Creating your own VPN
Unless you are an expert user and know exactly what you are doing, we would not recommend creating your own VPN.
• Personally created VPNs may very well suit some people’s use cases, with these people being happy to make some compromises.
• Keep the server and all its software updated, and if necessary spend time recovering from breakages.
• Generate and keep secure very strong certificates and keys.
• Know that they’re easily identifiable, should someone in their host country be listening.
• Be comfortable knowing they aren’t able to physically secure the server running their VPN.
• You will however at least know for sure that the VPN company isn’t keeping and sharing the logs with the NSA or ASIO, since the ‘company’ will be you. However this presumes any third party servers you use, or your own systems are secure and not compromised.
• As unlikely as it is, content companies would love the government to ban the use of VPN service providers.
If you insist on trying it, here’s a guide. But do so at your own risk, and do your research.


• Tor stands for The Onion Router.
• You can access it here.
• Tor uses a wide network of voluntarily participating nodes to distribute your traffic to a number of anonymised exit nodes. (i.e. it Tunnels your browsing through several other nodes)
• Makes it harder for someone to monitor your activities.
• Is censorship-resistance due to how the protocol works.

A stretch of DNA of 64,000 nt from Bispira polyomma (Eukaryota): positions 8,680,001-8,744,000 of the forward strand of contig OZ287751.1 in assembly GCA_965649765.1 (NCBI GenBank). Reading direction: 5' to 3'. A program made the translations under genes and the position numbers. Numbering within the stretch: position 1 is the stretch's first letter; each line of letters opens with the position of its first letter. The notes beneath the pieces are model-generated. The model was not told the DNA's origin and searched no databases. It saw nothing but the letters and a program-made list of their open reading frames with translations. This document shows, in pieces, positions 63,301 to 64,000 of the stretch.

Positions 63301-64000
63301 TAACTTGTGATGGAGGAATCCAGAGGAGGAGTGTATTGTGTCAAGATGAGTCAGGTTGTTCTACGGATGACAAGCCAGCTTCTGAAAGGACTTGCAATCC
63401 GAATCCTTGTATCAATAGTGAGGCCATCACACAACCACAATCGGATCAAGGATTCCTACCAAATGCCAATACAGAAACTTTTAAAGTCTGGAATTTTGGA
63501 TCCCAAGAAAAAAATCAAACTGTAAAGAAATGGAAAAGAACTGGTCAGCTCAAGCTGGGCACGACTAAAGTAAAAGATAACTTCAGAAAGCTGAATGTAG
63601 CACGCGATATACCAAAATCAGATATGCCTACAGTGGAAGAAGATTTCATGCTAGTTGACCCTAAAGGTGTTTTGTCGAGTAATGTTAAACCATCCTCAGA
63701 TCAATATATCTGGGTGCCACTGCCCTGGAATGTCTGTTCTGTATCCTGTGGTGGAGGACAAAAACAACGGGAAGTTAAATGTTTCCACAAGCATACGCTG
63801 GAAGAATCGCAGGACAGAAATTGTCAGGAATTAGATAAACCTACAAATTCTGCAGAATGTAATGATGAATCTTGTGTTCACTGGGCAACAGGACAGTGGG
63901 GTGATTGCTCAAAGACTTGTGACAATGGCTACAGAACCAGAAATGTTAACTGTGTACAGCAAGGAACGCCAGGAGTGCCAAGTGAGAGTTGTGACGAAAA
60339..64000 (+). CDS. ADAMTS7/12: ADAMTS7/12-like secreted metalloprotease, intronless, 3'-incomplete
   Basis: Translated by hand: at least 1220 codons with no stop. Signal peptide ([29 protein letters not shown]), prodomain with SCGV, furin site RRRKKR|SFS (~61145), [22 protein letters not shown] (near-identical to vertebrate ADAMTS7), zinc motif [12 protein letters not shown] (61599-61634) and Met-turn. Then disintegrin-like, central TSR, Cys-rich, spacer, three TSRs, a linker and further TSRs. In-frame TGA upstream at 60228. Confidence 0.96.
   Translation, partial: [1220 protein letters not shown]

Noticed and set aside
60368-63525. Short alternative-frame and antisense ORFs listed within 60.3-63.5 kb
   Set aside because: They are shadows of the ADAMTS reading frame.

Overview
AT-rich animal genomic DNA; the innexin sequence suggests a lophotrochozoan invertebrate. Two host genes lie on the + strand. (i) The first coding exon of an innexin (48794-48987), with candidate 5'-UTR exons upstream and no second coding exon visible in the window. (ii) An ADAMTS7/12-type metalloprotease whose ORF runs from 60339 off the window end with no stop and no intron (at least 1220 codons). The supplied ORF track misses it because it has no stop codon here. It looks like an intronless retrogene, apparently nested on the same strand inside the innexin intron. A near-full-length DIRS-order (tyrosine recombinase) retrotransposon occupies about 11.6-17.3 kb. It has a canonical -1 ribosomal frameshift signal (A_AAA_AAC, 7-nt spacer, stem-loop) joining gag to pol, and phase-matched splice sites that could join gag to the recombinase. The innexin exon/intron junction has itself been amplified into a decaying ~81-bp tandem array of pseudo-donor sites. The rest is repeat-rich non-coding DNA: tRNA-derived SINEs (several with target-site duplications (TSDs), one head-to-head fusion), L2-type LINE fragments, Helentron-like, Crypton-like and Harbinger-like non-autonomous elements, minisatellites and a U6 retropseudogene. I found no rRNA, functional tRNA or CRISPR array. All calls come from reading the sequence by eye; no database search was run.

Here’s a Guide for Installation and usage.

What Tor Does Not Do:
• Does not guarantee anonymity.
• Does not protect you from unencrypted communication tampering at exit nodes.
• Does not do operational security for you.
• Tor can be slow. Due to its voluntary nature, whilst it is free and generally reliable it can be slow, frustratingly so, and is not recommended for high volume transmissions like file transfers, peer to peer (torrents) and the like. It is recommended to limit Tor use to web browsing if possible and to stuff you really wish to keep private. Because Tor is relayed through many extra locations and countries to disguise the true source of travel the distance travelled by the data is greater and goes through more ‘hops’ to get to you.
• It’s not particularly safe to log in to your regular services with Tor, as the “Exit nodes” are impossible to trust with any of your credentials. Tor is for anonymous browsing, not every-day browsing that you want to keep private.
Tor is also available for Android mobile devices:
• It is available for Android tablets and phones ONLY, via the Orbot package available on the Android Market.
• Tor is NOT available for iOS Tablets and Phones, and any app you see on Apple’s App Store claiming to be a Tor client at this stage is most likely a dangerous fake.
Note: please don’t use Tor for data intensive activities like torrenting, streaming HD video or large innocuous downloads. Some people rely on Tor for their safety and protection from oppressive regimes and while more Tor users are useful, unnecessary congestion on the network could make things a lot more difficult for people who rely on it.